MSU College of Business Director of Outreach Jeffrey Rupp – Courtesy Photo
A $500 prize is at stake for the winners, along with scholarships for an entrepreneurship summer camp at MSU.
MSU College of Business Director of Outreach Jeffrey Rupp said, “Part of the mission of a land grant university like Mississippi State is to reach out and leverage our resources to boost communities. . . We are fortunate to have a fantastic relationship with the schools and the Partnership in Starkville.” If the first challenge bears fruit, he said, it may be replicated in other cities in the Golden Triangle.
Starkville-Oktibbeha Consolidated School District Superintendent Eddie Peasant expressed his own excitement: “It is important for our students to experience real-world learning,” he said. “The Innovation Challenge combined project-based learning, critical thinking, problem solving and creativity with the resources of the E-Center at MSU for a unique hands-on opportunity for our students. It also provides a unique opportunity to work with (The Partnership) to develop future business leaders for our community.”
MSU Obtains $7 Million Grant for Roadway Improvements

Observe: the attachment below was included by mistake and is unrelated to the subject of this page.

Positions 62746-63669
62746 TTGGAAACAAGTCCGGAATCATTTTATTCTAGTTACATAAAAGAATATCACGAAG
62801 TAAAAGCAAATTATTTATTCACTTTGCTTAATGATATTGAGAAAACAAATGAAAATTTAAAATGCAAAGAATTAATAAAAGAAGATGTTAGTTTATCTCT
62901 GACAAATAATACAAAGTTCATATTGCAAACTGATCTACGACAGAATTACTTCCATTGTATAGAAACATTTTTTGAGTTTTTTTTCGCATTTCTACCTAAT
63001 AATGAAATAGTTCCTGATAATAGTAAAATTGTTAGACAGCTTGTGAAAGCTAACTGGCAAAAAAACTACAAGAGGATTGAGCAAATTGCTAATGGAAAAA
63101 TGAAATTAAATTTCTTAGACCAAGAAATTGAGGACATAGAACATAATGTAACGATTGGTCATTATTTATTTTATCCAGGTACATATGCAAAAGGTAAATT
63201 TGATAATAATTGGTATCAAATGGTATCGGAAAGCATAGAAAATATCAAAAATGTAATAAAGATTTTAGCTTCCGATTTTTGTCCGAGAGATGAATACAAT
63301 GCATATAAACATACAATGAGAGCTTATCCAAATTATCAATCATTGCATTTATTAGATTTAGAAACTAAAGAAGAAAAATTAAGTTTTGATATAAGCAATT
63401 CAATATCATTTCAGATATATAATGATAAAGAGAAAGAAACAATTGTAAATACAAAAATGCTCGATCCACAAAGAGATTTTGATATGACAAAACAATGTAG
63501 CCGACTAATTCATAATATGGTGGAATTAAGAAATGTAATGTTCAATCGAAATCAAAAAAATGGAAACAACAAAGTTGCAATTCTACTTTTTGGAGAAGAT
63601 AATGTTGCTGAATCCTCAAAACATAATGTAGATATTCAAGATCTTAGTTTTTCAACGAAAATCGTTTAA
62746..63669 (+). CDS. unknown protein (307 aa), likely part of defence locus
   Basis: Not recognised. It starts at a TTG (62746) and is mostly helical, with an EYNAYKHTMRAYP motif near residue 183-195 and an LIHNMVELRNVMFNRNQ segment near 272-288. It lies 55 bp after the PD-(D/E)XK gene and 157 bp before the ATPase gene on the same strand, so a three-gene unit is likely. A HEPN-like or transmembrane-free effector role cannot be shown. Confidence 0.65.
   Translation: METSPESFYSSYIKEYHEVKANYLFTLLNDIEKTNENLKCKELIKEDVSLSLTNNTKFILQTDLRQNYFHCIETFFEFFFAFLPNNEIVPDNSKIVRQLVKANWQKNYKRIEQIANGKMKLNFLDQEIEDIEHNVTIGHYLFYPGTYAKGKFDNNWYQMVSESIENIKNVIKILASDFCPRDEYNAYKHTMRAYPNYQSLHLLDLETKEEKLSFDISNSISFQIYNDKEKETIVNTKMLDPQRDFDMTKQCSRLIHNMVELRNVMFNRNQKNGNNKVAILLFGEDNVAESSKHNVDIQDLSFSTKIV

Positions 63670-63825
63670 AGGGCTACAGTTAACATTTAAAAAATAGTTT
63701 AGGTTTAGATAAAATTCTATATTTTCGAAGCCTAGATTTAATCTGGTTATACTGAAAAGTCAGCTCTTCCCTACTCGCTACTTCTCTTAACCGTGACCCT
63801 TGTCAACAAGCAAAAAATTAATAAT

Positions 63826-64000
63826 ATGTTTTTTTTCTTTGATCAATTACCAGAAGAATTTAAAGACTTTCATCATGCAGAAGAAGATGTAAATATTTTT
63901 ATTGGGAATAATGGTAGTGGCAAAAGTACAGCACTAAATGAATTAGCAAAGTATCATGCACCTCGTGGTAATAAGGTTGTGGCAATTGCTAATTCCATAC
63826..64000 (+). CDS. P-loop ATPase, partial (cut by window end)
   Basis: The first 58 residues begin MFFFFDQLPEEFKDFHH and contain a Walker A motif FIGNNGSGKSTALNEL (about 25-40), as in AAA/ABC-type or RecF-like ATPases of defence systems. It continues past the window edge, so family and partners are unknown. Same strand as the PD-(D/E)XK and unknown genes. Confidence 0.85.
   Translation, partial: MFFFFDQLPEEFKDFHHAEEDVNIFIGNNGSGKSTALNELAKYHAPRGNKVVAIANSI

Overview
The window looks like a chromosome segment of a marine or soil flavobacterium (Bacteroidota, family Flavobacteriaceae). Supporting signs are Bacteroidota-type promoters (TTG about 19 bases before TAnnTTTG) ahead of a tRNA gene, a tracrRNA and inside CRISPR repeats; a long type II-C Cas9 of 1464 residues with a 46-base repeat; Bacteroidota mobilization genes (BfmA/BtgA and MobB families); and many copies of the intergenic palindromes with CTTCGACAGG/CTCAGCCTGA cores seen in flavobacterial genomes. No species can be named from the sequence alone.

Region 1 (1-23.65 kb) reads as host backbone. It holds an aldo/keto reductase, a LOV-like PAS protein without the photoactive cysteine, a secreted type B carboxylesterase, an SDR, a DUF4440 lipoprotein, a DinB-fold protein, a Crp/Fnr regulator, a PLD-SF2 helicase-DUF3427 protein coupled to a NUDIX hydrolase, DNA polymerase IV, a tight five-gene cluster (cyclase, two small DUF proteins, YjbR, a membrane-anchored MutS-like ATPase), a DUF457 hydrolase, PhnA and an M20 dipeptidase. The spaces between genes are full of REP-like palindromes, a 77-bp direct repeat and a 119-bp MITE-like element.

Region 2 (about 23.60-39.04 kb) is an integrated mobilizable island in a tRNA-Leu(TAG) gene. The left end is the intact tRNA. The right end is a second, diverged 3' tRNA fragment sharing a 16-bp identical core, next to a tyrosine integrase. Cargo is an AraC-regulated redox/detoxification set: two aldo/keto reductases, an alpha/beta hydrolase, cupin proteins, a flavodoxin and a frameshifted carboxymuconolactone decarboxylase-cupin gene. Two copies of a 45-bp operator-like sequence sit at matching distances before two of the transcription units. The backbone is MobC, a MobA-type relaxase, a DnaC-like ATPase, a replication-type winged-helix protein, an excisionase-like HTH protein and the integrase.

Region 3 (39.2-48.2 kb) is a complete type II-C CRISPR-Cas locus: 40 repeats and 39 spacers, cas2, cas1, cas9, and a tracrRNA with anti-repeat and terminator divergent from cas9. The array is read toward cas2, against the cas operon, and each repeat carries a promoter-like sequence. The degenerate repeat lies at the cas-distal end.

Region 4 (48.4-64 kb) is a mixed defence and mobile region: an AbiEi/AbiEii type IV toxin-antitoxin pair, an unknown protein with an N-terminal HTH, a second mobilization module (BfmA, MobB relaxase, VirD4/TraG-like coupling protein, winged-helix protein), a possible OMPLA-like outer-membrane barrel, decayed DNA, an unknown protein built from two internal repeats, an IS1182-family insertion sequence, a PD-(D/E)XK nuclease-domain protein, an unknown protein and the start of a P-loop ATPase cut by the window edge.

STARKVILLE, MS – Courtesy of the Starkville Daily News
U.S. Senator Thad Cochran, R-Mississippi,recentlyannounced a $7 million federal transportation grant for Mississippi State University. The grant is intended to pay for development of a roughly two-mile multimodal corridor on Hightower Road, a portion of which is to be named “Bulldog Way.” The corridor will connect Blackjack Road to East Lee Boulevard.
“Mississippi State proposed this multimodal project to help alleviate gridlock and improve safety for students, faculty, visitors, and Starkville residents,” Cochran said. “I’m pleased that the Department of Transportation will invest in this project, which will improve the overall quality of life for the Starkville and Oktibbeha County community.”